Earlier this month, Isabel Perea Martinez was named the new School Wellness and Improvement Manager at One City Schools, where she will lead the operations for the school’s on-site COVID (RT-LAMP) testing program while developing a plan for student’s overall health.
“My role will be to develop, direct and supervise wellness initiatives, policies, and health programs in the school that include, but are not limited to, working closely with administrators and teachers to create and implement health base curriculums like nutrition and mindfulness,” she told Madison365. “I especially [want to] create an opportunity for people of color and to develop different health initiatives.”
Perea Martinez plans to collaborate with One City’s social worker, Latisha White, to continue developing a culture of health and wellness in the school, not only among the children but also staff and families. She will also continue developing partnerships with agencies and organizations to collaborate with One City in terms of mental health and mindfulness during the COVID-19 crisis.
“We are working together with the University of Wisconsin to do a [COVID-19] spit test within our building. Right now, we’re doing it twice a week,” she said.
Currently, One City is the only public school that is open in the area. Perea Martinez said One City is working on getting results to students back the same day. She said a lot of children are thrilled at the opportunity to spit within a tube for the test.
“We read about how they’re using rapid tests in other countries to reduce the risks in other schools and it was really great to be able to bring this to the school and try it,” Perea Martinez said.
Before her promotion, Perea Martinez served as a member of One City’s operations team where she helped write their school health and safety policies, guidelines and protocols, and guided the development of the new One City website. Now, she’s involved with several projects dealing with students’ emotional and physical well-being.
Born and raised in Colombia, Perea Martinez graduated as a biologist with a major in genetics from the University of Valle in Cali, Colombia in 2004. She found an interest in health even before relocating to Miami to work in a lab.
“I think that all wellness and health are intertwined so I was always interested even when I was a biologist in Colombia,” Perea Martinez said. “I volunteered a lot in Colombia working with communities on health, prevention, and nutrition.”
After relocating to Madison, Perea Martinez completed the nursing assistant program at Madison College and worked as a nursing assistant in the Madison Metropolitan School District. In 2019, she joined One City’s staff and enrolled in the school nursing program at the University of Wisconsin-Oshkosh.
She said her previous experiences have prepared her for the pandemic, especially working in sterile labs and working with malaria in Colombia. Perea Martinez said these experiences helped her understand how to implement testing procedures inside of a school. This includes knowledge of how to run a mini lab, following protocols, keeping track of supplies, how to work equipment, testing samples, and properly disposing of waste.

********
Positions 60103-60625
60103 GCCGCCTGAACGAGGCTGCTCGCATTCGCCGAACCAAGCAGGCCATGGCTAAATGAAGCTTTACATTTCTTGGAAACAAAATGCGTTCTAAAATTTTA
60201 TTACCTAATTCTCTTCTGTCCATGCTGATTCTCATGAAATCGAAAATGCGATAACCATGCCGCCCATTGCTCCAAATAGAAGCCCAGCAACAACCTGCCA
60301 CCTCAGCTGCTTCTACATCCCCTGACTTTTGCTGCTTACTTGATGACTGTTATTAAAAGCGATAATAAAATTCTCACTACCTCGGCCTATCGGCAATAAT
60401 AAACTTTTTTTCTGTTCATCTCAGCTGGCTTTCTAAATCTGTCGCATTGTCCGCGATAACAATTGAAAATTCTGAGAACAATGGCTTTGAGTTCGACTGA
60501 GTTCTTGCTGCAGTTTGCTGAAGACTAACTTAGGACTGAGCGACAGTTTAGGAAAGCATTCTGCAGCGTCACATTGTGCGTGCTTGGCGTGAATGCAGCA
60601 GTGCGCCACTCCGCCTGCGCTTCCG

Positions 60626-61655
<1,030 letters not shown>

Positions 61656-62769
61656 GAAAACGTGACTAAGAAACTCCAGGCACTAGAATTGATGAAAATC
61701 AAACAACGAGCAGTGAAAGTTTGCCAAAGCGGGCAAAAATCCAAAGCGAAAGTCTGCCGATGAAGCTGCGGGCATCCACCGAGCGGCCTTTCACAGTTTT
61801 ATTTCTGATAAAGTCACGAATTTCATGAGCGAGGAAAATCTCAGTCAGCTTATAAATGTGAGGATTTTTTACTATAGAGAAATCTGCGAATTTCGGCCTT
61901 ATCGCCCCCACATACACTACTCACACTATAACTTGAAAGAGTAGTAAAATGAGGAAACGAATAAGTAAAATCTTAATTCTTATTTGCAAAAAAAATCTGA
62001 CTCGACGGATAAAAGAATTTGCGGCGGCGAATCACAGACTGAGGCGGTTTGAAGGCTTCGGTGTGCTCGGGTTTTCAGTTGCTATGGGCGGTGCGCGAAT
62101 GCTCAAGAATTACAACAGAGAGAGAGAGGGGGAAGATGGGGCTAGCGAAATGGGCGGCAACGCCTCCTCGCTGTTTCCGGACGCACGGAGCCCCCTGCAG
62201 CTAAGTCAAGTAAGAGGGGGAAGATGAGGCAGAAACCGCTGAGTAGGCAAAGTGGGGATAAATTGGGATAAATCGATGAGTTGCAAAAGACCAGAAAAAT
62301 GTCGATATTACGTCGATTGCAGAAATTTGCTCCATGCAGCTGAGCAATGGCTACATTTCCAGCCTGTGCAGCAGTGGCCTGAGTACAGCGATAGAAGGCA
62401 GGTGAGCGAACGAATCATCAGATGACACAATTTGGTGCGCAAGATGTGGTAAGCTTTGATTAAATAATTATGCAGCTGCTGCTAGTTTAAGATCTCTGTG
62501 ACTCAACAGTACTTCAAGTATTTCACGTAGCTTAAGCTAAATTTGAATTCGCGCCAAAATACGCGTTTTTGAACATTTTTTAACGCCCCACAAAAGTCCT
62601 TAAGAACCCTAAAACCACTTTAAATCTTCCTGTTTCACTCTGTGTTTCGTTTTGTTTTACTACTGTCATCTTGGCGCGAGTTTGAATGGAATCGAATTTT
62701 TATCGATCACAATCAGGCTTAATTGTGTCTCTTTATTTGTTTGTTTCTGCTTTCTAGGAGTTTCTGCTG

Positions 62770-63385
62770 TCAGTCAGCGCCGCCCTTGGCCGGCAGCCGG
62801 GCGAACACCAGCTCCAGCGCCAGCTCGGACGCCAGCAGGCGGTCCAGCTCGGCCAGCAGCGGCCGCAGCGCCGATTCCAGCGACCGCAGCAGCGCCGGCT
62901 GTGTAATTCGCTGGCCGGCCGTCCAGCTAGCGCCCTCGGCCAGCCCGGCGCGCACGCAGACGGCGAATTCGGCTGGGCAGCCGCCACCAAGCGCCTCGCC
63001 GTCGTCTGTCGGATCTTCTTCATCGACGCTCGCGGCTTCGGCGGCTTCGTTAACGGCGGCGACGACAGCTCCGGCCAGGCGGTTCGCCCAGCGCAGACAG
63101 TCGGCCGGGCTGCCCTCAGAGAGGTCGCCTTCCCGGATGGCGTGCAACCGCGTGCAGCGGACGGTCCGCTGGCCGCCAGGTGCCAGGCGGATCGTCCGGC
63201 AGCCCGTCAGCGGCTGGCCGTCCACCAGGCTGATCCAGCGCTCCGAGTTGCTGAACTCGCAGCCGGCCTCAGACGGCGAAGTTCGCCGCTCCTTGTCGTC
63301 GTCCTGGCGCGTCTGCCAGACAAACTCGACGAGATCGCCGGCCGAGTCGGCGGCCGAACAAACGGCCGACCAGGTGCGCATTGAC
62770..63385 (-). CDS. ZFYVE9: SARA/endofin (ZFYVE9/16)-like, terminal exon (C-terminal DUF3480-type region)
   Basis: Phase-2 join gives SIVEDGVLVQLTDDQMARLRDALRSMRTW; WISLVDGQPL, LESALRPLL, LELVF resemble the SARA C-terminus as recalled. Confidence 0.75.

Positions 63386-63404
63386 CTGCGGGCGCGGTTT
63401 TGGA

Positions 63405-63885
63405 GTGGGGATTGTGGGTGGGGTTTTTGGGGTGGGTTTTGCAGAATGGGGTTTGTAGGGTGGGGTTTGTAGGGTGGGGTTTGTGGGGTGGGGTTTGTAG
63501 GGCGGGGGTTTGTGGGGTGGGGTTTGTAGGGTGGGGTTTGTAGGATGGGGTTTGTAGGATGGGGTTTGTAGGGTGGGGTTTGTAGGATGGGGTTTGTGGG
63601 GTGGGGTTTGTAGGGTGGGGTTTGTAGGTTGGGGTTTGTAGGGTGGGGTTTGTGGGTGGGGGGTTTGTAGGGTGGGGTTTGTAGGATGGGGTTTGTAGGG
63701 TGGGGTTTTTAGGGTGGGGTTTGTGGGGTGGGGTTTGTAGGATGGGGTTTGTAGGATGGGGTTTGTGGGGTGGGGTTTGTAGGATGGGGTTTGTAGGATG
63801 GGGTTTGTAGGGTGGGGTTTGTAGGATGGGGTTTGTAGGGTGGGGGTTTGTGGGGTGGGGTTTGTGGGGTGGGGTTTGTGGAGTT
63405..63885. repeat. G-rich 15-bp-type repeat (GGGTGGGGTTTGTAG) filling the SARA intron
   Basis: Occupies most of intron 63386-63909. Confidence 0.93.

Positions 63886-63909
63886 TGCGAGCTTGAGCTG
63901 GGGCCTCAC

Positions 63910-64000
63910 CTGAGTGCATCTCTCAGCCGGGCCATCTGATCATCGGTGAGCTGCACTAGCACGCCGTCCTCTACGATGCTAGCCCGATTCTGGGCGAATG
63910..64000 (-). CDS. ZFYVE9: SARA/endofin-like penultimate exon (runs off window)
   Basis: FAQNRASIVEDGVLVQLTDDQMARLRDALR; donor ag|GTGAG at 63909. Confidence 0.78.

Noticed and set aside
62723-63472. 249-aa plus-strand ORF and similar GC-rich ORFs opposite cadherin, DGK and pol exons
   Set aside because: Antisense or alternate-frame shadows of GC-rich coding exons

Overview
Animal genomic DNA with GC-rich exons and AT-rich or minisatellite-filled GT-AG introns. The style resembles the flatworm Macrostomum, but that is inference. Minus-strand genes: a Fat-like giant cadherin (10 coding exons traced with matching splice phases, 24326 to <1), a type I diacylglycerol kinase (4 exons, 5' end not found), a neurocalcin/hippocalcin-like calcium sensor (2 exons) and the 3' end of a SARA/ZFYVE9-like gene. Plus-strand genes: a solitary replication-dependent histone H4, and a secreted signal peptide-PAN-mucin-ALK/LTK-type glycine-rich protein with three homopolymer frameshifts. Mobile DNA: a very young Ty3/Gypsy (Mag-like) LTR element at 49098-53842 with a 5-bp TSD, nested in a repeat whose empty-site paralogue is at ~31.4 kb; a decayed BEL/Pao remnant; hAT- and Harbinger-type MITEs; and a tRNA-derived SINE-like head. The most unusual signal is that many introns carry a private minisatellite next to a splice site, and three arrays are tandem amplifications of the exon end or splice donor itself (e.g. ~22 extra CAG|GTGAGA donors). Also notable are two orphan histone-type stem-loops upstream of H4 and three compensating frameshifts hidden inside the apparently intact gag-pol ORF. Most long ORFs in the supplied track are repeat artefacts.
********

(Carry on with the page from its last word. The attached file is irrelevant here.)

In addition to testing, she is working on the development of a comprehensive school wellness plan. Research shows that children prefer sweet-tasting foods and avoid bitter tastes sometimes found in some vegetables and that also at a young age they have a fear to try unknown foods.
“I had the opportunity to work in [the area of] taste that was kind of physiology but it opened my eyes to nutrition,” she said.
In Florida, she worked as a research associate and lab manager of the University of Miami’s Miller School of Medicine for eight years where she completed their pre-medical post-baccalaureate program. Perea Martinez is attributed as the first author or co-author of five peer-reviewed research publications in molecular biology and genetics.
“Although genetics plays an important role in the different taste receptors that finally affect our food selection and nutrition, we can definitely help them to increase healthy food choices when we start offering repeatedly different choices at a very early age,” she said.
She found herself particularly interested in the development of early childhood taste buds and nutrition. Perea Martinez explained that One City works with families to expose children to different options both at home and in school.
“In our preschool, around two years ago we started offering a variety of healthy meals that were nutritionally age-appropriate made from scratch by our chef Melinda and we also try to get our families involved in learning quick, inexpensive menus to provide healthy meals at home similar to the ones provided at school,” she said.
One City’s new Wellness and Improvement Manager will also focus on mental health as well. Perea Martinez said School Nurse Maggie Felker brought forth the idea of creating partnerships with organizations like Anesis Family Therapy to provide mental health resources to families accounting for cultural and racial differences.
“Most of our families don’t seek help from health providers,” she said. “We’re trying to find different alternatives and people within our community that understand all the different issues in health and health problems, and stressors our communities live with.”